Distrust Dogs Toogood's 'Traveler' Culture

Sept. 27, 2002 -- Madelyne Gorman Toogood's videotaped assault on her 4-year-old daughter had another victim: the family's reclusive, often-maligned Irish Traveler culture.

Toogood is a member of a reclusive, nomadic subculture that has survived for more than 150 years with little notice in America, with the exception of law enforcement officials who describe the Irish Travelers as a culture of con men and scam artists.

But others familiar with the Irish Travelers insist they are misunderstood and unfairly maligned, and worry over the impact of the now-infamous videotape of Toogood flailing away at the child in the back of her SUV.

A Centuries-Old, Isolated Culture

Since their ancestors arrived in America along with waves of other Irish immigrants during the Potato Famine of the 1840s, the Travelers have maintained their distinct culture, language and customs with little notice from the outside world.

Estimates of the number of Irish Travelers in America range from 10,000 to 100,000.

The largest groups are based in Texas and South Carolina, but there are also clusters in Mississippi, Georgia and elsewhere. Toogood is believed to be a member of the Greenhorn Carrolls, the Traveler clan based in Fort Worth, Texas.

The Travelers are a nomadic, insular group of laborers who travel most of the year, following the warm weather, experts say. Irish Travelers typically work as roofers, builders, painters and handymen. Most are very religious Roman Catholics.

They are sometimes compared to or confused with Gypsies, but the Travelers are ethnically and culturally distinct from other nomadic groups in Europe.

Because of their small numbers and reluctance to admit outsiders, marriage of first cousins is common, says Jody Rowland, the chief deputy of the Aiken County, S.C., sheriff's department. In the Traveler village outside Aiken, there are only a handful of last names among 3,000 people, he says.

The Travelers speak what is sometimes called a "secret language" — called Cant, Shelta, or Gammon — that is a mixture of Gaelic, English and other languages.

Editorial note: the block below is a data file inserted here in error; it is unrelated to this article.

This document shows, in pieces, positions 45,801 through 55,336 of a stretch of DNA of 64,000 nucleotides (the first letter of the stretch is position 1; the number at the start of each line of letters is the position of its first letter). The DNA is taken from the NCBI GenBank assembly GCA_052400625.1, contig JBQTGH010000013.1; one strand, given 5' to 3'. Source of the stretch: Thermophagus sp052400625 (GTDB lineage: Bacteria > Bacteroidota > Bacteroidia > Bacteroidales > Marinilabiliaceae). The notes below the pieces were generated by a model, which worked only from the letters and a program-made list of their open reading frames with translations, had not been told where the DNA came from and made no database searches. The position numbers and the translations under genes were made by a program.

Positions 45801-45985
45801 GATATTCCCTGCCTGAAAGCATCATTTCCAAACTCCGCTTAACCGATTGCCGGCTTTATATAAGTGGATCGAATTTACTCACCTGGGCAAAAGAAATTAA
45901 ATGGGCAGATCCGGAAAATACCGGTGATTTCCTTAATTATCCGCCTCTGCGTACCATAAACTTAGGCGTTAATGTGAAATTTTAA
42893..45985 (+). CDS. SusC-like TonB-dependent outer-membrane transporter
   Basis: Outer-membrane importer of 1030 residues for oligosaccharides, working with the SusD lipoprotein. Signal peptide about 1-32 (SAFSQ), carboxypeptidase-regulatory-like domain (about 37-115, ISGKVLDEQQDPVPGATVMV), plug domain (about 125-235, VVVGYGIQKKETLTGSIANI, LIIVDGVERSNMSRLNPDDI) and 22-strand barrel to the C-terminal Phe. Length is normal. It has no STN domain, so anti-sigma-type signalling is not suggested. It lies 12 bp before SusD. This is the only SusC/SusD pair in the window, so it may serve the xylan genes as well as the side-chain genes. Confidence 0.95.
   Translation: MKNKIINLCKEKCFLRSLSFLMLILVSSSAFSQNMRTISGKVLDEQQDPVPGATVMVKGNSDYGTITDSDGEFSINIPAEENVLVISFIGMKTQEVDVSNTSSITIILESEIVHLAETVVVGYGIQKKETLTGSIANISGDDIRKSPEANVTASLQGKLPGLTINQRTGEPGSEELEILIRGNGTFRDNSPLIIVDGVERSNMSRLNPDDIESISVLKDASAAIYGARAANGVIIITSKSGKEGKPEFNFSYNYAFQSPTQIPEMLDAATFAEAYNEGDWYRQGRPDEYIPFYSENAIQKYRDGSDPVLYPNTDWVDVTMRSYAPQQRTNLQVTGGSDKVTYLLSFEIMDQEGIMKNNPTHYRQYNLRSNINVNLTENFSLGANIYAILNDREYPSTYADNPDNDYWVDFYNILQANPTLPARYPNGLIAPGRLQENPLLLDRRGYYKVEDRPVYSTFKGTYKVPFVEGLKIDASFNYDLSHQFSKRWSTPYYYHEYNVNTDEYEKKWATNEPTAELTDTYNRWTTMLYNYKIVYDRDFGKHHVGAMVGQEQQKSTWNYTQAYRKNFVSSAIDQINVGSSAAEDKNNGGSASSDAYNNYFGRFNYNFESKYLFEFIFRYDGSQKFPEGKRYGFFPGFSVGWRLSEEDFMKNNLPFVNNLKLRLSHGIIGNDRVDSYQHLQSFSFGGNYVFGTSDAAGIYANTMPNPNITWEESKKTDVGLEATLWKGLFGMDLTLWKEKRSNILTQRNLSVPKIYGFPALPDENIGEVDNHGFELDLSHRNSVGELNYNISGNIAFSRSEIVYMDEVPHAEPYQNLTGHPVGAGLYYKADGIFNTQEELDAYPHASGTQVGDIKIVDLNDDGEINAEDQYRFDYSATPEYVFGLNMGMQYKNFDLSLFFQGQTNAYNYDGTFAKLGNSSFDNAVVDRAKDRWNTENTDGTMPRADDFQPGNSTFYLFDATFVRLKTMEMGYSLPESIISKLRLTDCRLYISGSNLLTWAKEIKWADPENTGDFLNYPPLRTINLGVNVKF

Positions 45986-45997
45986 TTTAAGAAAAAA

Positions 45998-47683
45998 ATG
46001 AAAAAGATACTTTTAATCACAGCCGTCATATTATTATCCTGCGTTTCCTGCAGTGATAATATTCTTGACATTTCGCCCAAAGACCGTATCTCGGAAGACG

There are also Scottish Travelers, English Travelers, and Welsh Travelers in America — all similar but distinct nomadic subcultures.

Some commentators have said Travelers favor exuberant clothing and makeup that reminds some of a young Elizabeth Taylor and others of a middle-aged Elvis.

Traveler homes are often painted distinctive pastel colors and have fanciful statues in their yards, says Rowland.

A Bad Reputation Among Police

Among law enforcement officials, stories of Traveler scams and fraud are commonplace.

Rowland said he has known members of the group all his life, and investigated dozens for scams, cons and a range of illegal activity.

"They represent themselves as legitimate tradespeople and/or business people. But the problem is that they engage in consumer fraud," says Chicago Police Detective Edward Mack, a scam expert who has investigated members of the group. He says Travelers pass through the city's outskirts every few years, staying in motels for a few weeks or months before moving on.

Rowland said the Aiken County sheriff's office has arrested and convicted nine Travelers in the last year for a variety of fraud schemes.

Typical scams include selling shoddy equipment, using poor quality materials in repair work, and overcharging elderly customers, police say.

The presence of 8,000-square-foot houses among the trailers and mobile homes adds to suspicion that some Travelers support themselves through illegal activity.

Supporters Say Travelers Are Misunderstood

But some say the Travelers' insularity and distinctive culture have made them easy targets for negative stereotypes.

"I think that any group that isolates themselves would raise suspicions," says Lawrence McCaffrey, a retired history professor at Loyola University of Chicago who has studied the culture.

Maribeth Andereck, principal of Immaculate Heart, a Catholic school in Hattisburg, Miss., has taught Traveler children, and agrees that the entire culture has been tarred by the actions of a few members.

"Whenever a Traveler is caught with something all of a sudden the whole culture is being put down," she says.

"They're not that different," she said. "I think the majority of them are honest."

She rejects reports that Traveler girls marry as young as 9 or 10, and says many of their unusual customs — such as having several simultaneous marriage ceremonies — are misunderstood by outsiders.

Even before they arrived in the United States, the Irish Travelers were been disliked and distrusted by outsiders, whom they call "country folk."

The thousands of Travelers still roaming the countryside in Ireland are often unwelcome in pubs and followed by police.

‘Good Parents, Like Everyone Else’

Experts with differing views of the Travelers said they were surprised by the videotape of Toogood hitting her daughter, Martha.

Toogood pleaded not guilty to felony battery of a child this week. Her attorney said he hoped to reach a plea agreement with prosecutors.

Richard Waters, a retired programmer who grew up among Travelers, said he was horrified by the videotape, and said it was not typical of the culture he had experienced as a child.

"Such little discipline as I received was non-injurious but firm and effective," he said in a posting on his Web site, Travellersrest.org.

Rowland agreed that such cases appeared to be rare in the Traveler community near Aiken County, S.C.

"I know of no beating, no child abuse ever in the 22 years I've been dealing with them," he said.